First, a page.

[ Parent ]
New Rule:  Brits can't pretend Yanks are dumb anymore.

WaPo | The British are frantically Googling what the E.U. is, hours after voting to leave it

The whole world is reeling after a milestone referendum in Britain to leave the European Union. And although leaders of the campaign to exit Europe are crowing over their victory, it seems many Britons may not even know what they had actually voted for.

Awakening to a stock market plunge and a precipitous decline in the value of the pound that Britain hasn't seen in more than 30 years, voters now face a series of economic shocks that analysts say will only worsen before they improve. The consequences of the leave vote will be felt worldwide, even here in the United States, and some British voters say they now regret casting a ballot in favor of Brexit.



Be nice to America. Or we'll bring democracy to your country.
by Drew J Jones (pedobear@pennstatefootball.com) on Fri Jun 24th, 2016 at 07:54:01 PM EST
Martin Schulz was reportedly very much pissed off when Cameron announced that the start of exit proceedings would be left to his successor. "White hot anger", "banged his fist on a table" when he watched Cameron's speech with the EUP faction leaders.

An internal strategy document from the German ministry of finance stressed that no special favorable treatment must be given to the UK when it comes to market access to avoid copycats.

I think we'll end up with something between a Norway and Switzerland kind of deal with immigration of course being the most contentious issue.

The Exit Soundtrack: you want out..?

A pyrrhic victory? Boris Johnson wakes up to the costs of Brexit - Guardian

He has everything he ever wanted. It's just that somehow, as he fought his way through booing crowds on his Islington doorstep before holding an uncharacteristically subdued press conference on Friday morning, it didn't really look that way.

One group of Tory remainers watching the speech on TV jeered out loud when a rather pale Johnson said leaving Europe needn't mean pulling up the drawbridge; that this epic victory for Nigel Farage could somehow "take the wind out of the sails" of anyone playing politics with immigration. Too late for all that now, one said.

The scariest possibility, however, is that he actually meant it. That like most of Westminster, Johnson always imagined we'd grudgingly vote to stay in the end. That he too missed the anger bubbling beneath the surface, and is now as shocked as anyone else by the enormity of has happened.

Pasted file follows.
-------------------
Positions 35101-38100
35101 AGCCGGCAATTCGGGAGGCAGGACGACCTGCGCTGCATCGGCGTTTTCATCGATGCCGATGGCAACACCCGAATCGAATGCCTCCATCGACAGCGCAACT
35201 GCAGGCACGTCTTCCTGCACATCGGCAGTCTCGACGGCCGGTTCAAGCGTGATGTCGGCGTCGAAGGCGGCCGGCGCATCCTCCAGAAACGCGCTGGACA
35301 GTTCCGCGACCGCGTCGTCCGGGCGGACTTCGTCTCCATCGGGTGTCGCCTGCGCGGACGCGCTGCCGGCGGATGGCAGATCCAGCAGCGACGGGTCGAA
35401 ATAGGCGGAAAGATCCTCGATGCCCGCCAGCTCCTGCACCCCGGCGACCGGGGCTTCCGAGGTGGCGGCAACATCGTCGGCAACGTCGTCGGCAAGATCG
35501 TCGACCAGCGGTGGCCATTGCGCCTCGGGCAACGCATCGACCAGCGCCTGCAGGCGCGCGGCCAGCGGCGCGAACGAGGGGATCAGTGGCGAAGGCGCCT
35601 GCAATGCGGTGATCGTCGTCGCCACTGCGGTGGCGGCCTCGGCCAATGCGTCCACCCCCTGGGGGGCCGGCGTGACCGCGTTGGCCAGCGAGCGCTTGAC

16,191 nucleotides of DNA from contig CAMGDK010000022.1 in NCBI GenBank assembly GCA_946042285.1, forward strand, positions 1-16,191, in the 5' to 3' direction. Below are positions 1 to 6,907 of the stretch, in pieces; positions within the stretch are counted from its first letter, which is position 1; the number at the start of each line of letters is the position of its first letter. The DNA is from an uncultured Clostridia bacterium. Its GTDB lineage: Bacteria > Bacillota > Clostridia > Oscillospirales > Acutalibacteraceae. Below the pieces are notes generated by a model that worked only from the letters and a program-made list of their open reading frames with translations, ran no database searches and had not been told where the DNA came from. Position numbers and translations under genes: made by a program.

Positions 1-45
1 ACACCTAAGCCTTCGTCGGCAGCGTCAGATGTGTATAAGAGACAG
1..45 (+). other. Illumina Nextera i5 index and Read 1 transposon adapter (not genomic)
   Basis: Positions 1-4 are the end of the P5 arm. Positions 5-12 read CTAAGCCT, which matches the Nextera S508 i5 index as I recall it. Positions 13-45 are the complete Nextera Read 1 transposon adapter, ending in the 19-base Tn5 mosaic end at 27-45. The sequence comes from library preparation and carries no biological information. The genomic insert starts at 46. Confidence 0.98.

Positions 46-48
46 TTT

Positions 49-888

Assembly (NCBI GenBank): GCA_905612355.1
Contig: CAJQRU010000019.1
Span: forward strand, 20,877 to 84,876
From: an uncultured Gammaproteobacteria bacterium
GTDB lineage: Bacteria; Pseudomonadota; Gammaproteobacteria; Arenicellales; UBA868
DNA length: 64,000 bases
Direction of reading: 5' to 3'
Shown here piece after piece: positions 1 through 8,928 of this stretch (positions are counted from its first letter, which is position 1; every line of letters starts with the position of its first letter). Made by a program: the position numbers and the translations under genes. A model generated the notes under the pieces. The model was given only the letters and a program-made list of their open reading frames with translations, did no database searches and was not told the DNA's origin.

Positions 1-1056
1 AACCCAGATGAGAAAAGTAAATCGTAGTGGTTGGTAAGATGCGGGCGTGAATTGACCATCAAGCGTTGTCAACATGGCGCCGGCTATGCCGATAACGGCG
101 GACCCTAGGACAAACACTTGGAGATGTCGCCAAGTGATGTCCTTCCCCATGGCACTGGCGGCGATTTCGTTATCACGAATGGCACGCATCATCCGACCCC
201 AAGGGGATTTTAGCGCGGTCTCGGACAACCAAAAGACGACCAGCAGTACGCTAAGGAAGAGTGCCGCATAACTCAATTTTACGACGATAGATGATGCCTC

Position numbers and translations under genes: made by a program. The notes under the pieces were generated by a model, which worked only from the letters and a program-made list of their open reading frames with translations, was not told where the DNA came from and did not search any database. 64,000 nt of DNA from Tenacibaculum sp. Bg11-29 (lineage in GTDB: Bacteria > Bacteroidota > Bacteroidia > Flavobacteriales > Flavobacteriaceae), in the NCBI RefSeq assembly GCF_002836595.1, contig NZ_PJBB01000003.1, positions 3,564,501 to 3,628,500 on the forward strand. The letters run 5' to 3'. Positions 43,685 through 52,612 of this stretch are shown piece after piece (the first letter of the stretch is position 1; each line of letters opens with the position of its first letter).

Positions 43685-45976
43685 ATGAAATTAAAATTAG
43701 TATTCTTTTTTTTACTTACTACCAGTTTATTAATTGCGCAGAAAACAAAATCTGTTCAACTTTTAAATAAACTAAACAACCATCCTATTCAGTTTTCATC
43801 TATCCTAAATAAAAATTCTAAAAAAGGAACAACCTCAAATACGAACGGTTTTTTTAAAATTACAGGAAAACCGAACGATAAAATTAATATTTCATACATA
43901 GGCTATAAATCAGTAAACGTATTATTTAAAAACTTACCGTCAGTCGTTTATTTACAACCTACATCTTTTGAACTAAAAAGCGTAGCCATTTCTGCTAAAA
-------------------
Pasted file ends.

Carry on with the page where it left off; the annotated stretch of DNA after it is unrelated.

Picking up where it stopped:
Was it the rain? If young people wanted to stay in by 75% why didn't that come through? Was it the false sense of security in late polls? Demographics? Or are the millenials really as pathetic as people denigrate them to be?

If you're young and angry about the EU referendum, you're right to be - Guardian

The coming years will see, I imagine, perhaps your first experience of how politics - that cocky and inscrutable performance that plays out through your screens - can breach the disconnect and impinge on concrete aspects of your own life. Yes, as a demographic, we have lost, but at the same time we have made a powerful statement It's a lesson that I feel my own generation learned too late, the result of which has been apathy, a lack of political engagement, and the feeling that there is no point participating in a system that does not have our interests at heart.


Schengen is toast!
by epochepoque on Fri Jun 24th, 2016 at 07:55:29 PM EST
This is nothing. Wait till Trump ascends to the White House ... these are the good old days about which you'll tell your children.

They tried to assimilate me. They failed.
by THE Twank (yatta blah blah @ blah.com) on Fri Jun 24th, 2016 at 08:21:16 PM EST
[ Parent ]
There may well be no rush to exit. Everyone now is saying that the break should be quick and final, but the start of the process requires a government that will notify the EU of the beginning of the proces, Boris Johnson has said there is no hurry, and Cameron has decided to leave it to the next government.

Especially if more Brits come to regret the vote and if a new government cannot be formed without new elections, it would be of no advantage to start the process. Wait until there is a government in place. And what if there is a new government that is elected on a promise to revisit the leave decision? A lot can change in a few months.

"It is not necessary to have hope in order to persevere."

by ARGeezer (ARGeezer a in a circle eurotrib daught com) on Sat Jun 25th, 2016 at 01:22:40 AM EST
[ Parent ]
I read another strong factor, similar to the US Democratic primaries, was a high share of postal votes: the late poll swing back to Remain didn't affect ballots already mailed.

*Lunatic*, n.
One whose delusions are out of fashion.
by DoDo on Sat Jun 25th, 2016 at 07:56:11 AM EST
[ Parent ]
About young people:

'Get stuck in' - Billy Bragg rallies Glastonbury in Brexit aftermath | Politics | The Guardian

Speaking before his performance, Glastonbury stalwart Billy Bragg offered a call to arms to the young generation, the majority of whom voted to stay in the EU. Admitting he had not voted when he first got the vote in 1979, Bragg said now was not the time for political apathy.